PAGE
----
Author Archives: highplainsparson

About highplainsparson

I'm a servant of the word of God, serving the Lord in Colorado. The husband of one and father of four, I count my blessings daily. I wish to build up Christ's flock in love to him and holiness. Thanks for visiting my blog!

Book Review: How to Defend the Faith — YINKAHDINAY

Pastor and author Wes Bredenhof reviews my book:

How to Defend the Faith: A Presuppositional Approach, Riley Fraas. Thaddeus Publications, 2018. Softcover, 133 pages, $8.99 USD. I first became interested in apologetics as a university student some 25 years ago. Back then, we didn’t have a lot of books written about the theory or practice of Reformed apologetics. I should qualify that: we […]

via Book Review: How to Defend the Faith — YINKAHDINAY

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“How to Defend the Faith: A Presuppositional Approach” is released in paperback and e-book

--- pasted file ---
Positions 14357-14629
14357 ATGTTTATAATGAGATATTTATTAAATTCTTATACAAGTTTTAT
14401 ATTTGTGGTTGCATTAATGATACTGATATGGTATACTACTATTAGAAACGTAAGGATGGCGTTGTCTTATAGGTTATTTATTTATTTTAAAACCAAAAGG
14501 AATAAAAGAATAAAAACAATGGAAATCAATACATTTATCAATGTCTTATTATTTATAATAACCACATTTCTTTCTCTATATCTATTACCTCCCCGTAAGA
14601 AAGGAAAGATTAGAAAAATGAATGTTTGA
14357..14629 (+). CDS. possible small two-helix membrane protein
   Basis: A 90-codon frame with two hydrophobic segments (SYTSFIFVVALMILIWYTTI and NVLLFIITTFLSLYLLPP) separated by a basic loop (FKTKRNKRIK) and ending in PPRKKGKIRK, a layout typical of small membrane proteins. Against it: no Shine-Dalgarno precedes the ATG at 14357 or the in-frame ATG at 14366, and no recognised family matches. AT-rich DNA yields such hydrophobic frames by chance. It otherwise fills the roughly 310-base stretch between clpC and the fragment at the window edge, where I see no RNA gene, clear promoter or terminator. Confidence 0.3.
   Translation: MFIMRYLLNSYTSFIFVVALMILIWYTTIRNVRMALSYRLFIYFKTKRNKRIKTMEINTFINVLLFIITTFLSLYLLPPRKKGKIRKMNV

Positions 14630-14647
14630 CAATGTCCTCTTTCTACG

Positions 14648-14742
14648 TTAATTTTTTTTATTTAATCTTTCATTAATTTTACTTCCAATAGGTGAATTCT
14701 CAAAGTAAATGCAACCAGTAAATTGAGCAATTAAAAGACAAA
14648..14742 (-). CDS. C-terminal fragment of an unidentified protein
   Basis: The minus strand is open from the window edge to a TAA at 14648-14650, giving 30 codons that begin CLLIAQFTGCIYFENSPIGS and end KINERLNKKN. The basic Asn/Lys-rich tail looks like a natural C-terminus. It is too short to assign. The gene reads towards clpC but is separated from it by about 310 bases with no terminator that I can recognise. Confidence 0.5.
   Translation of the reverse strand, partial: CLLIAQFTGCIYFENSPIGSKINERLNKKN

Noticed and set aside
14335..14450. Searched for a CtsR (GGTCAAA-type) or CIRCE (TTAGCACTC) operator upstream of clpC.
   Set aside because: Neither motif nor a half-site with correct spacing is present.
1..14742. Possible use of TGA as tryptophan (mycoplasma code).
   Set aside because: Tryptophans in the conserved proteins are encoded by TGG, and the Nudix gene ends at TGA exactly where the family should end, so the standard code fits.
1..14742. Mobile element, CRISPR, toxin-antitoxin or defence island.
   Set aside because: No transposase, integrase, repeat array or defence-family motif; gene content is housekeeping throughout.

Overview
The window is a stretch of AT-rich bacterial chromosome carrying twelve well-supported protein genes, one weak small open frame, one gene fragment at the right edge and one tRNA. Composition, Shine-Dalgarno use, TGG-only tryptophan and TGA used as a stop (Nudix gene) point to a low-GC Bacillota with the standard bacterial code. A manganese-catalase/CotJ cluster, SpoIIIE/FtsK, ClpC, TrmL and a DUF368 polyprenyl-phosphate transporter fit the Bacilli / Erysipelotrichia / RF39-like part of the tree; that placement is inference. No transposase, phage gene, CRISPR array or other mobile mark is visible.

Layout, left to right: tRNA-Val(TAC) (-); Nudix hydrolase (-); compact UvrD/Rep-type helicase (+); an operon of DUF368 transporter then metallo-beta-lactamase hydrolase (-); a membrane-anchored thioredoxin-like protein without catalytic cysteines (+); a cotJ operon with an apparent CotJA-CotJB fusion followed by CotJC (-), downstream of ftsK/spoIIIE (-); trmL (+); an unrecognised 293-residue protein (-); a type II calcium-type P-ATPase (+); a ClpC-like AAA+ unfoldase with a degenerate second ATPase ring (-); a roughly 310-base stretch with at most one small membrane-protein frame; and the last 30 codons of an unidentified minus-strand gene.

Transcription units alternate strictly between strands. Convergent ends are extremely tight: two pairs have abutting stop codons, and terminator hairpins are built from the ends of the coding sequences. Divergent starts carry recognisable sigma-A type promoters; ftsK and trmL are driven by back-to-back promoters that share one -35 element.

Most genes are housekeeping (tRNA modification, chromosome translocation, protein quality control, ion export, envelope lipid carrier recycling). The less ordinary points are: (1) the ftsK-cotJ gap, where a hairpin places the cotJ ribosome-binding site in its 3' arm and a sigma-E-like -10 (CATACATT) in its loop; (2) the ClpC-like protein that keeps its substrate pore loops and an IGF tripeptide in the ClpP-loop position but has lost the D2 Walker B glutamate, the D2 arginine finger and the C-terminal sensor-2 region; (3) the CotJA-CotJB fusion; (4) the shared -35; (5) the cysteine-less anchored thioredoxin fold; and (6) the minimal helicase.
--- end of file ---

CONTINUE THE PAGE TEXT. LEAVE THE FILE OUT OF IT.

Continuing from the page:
Description: “You know that Christianity is the truth, but can you prove it in conversation with an unbeliever? How to Defend the Faith takes the apologetical theory of Cornelius Van Til, known as the presuppositional apologetic, and makes a practical guide for how to use it in real conversation with real people. This book equips the Christian with confidence that he or she will be able to soundly refute every non-Christian worldview that comes along, and logically prove the truth of biblical Christianity. It is intended for the Christian who desires to engage unbelievers with rational proof for Christianity, and would like to be more confident in knowing how to approach the debate and the words to say. With this book in your arsenal, you will never enter the intellectual fight unarmed again.”  Paperback: $8.99.  Kindle E-book: $6.99.

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Rendering to Caesar: Civil Religion in Transition — TheEcclesialCalvinist

Issues with some of the historical analysis, but overall there are some helpful thoughts.

 

I presented an earlier version of this material at Erskine College and Seminary three weeks after 9/11. In the wake of that horrifying event we Americans struggled to make sense of it all, to recover our national sense of equilibrium. One of the more visible ways that Americans sought to make sense of it […]

via Rendering to Caesar: Civil Religion in Transition — TheEcclesialCalvinist

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Sinless Concupiscence?